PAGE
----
“It” is probably one of the most successful and aggravating pronouns, and Bishop hones in on that ambiguity to allow the reader to define “it”. “Life and memory of it” is repeated, in the line beside “Which is which” and immediately following that (“Poem”, 197). The “it” could be many things: memory, loss, disassociation, money, value, but it is mostly likely referring to life itself, and how it is cramped “on a piece of Bristol board” (“Poem”, 197). The feeling is now “compressed,” resurfacing a negative connotation to the painting, as if its small frame is restricting the memories or ideas from expanding (“Poem”, 197). It also refers to how the monetary limits of wealth and value cramp our ability to filter true connectedness to life experiences and the art we use to express them. “Dim” is also repeated, almost nonchalantly inserted between two poetic thoughts, like a dash, as a way to show a progression of dimness as she moves through the sentence (“Poem”, 197). The painting itself is dim, but also her dwindling memory of this place is somehow resurrected through the painting. As this occurs, the Elizabeth Bishop in the beginning of the poem is dimming, her former perception of what value means to her identity is outshined by the redefinition of value, size, and freedom. “The little we get for free,” like “how live, how touching in detail” is the epiphany of the poem, where the author realizes that freeness possesses the most value to one’s self (“Poem”, 197). Living has many costs and consequences related to it but is fundamentally pure. Meanwhile, the details, create the most charged memories and emotions.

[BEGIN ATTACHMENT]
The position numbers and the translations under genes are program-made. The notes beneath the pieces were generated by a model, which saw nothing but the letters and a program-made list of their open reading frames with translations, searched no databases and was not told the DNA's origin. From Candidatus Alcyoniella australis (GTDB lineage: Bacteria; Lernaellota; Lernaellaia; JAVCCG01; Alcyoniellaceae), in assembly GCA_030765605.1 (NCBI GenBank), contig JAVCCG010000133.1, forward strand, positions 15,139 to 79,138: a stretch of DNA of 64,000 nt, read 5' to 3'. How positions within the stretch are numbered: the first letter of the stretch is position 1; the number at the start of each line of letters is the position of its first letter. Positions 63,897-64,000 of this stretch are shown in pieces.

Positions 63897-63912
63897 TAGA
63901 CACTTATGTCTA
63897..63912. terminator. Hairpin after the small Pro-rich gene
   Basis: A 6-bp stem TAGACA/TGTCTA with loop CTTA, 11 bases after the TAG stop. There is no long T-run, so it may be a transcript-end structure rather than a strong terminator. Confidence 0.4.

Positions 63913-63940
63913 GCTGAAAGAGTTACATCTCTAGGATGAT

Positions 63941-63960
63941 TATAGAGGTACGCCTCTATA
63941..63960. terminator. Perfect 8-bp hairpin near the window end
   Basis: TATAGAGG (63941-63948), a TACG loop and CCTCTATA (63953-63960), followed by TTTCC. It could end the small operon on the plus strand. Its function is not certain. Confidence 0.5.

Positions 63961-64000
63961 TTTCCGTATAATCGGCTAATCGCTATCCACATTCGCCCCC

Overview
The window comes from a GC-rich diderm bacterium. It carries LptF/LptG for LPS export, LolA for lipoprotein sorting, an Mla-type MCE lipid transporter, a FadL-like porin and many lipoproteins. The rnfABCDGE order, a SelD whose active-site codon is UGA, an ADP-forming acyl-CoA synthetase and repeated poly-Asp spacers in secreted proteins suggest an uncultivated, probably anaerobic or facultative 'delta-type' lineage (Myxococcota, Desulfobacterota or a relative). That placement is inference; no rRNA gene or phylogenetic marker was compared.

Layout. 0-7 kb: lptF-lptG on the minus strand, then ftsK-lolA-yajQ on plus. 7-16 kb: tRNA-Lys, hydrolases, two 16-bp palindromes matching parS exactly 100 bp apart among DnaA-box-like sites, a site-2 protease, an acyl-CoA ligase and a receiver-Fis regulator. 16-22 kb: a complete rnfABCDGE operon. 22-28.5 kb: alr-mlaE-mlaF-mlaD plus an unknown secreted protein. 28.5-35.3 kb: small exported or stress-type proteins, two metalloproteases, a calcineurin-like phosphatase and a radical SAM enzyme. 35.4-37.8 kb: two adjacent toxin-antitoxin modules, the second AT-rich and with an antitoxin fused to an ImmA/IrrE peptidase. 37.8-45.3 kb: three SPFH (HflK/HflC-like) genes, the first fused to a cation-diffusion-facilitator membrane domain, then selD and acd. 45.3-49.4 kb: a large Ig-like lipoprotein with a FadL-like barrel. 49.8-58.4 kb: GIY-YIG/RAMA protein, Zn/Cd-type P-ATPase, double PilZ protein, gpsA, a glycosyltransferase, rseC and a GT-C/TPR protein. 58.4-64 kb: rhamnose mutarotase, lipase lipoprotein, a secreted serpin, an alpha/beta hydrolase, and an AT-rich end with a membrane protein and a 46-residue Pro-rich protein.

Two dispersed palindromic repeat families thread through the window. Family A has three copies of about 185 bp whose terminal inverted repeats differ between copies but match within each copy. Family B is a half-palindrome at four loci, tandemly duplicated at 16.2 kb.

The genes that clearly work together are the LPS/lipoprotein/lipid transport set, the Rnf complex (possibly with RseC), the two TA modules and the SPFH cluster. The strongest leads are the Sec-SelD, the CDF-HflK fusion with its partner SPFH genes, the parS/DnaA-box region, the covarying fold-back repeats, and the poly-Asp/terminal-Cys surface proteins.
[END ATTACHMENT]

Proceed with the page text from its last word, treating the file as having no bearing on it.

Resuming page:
When Bishop saw this painting, similar to when I first read this poem, she wasn’t able to see the connection, but was overwhelmed to realize that someone in the world understood and could translate common feelings into things like brushstrokes and dashes. By playing on the word “free” and “earthly trust,” Bishops also reintroduces the money analogy to show the difference between art and value. An earthly trust, something acting as a banking trust as well as a strength with something, is a primitive example of how this concept is engrained, but pulled out of us as we maneuver through finding a purpose. It’s a natural strength, voicing that the reader should allow the primal, unconscious voice to break down the limits. It’s “not much though” especially in comparison to the traditional understanding of value (“Poem”, 197). Bishop compares it to the size of “our abidance / along with theirs,” meaning the details she saw in the painting such as the “munching cows / the iris / the geese “ (“Poem”, 197). The size of the abidance, the compliance with something, can be compared to the size of the “old style silver dollar bill,” with Bishop beginning and ending on a similar size comparison (“Poem”, 196). With that idea, the size of their compliance is small, and almost not important, similar to the true value of the dollar. There is a great amount of value put on money, while this painting is perceived to be worthless; Bishop compares the two forms of paper, money and the painting, in the simile at the beginning and end to emphasize “our”, the uncle and author’s, lack of compliance towards this way of thinking in the hope to teach reader to find value in the unnoticed. However, Bishop personifies the animals, plants and nature scenery in the painting as no longer wishing to comply with these societal views and stigmas. The stigma of worthlessness and value dims; it becomes overlooked, forgotten, and losses its sense of freeness. With the “yet-to-be-dismantled elms” discovered in the last line, Bishops discreetly portrays her own dismantling or undoing of one’s self, but there is a liveliness, a joy, when unraveling that one can only hope to experience.
Bishop’s message of miniscule compliance can act as a way of freeing her from the societal traditions. With art forms, such as this poem and the painting within the poem, a cathartic release occurs that will loosen restraints and free them from burdens in their mind. Regardless what she meant, Bishop has freed me.
Elizabeth Bishop, Poems, 196-197
Jorie Graham, The Dream of Unified Field, 44
PHOTOGRAPHED BY RACHEL KISER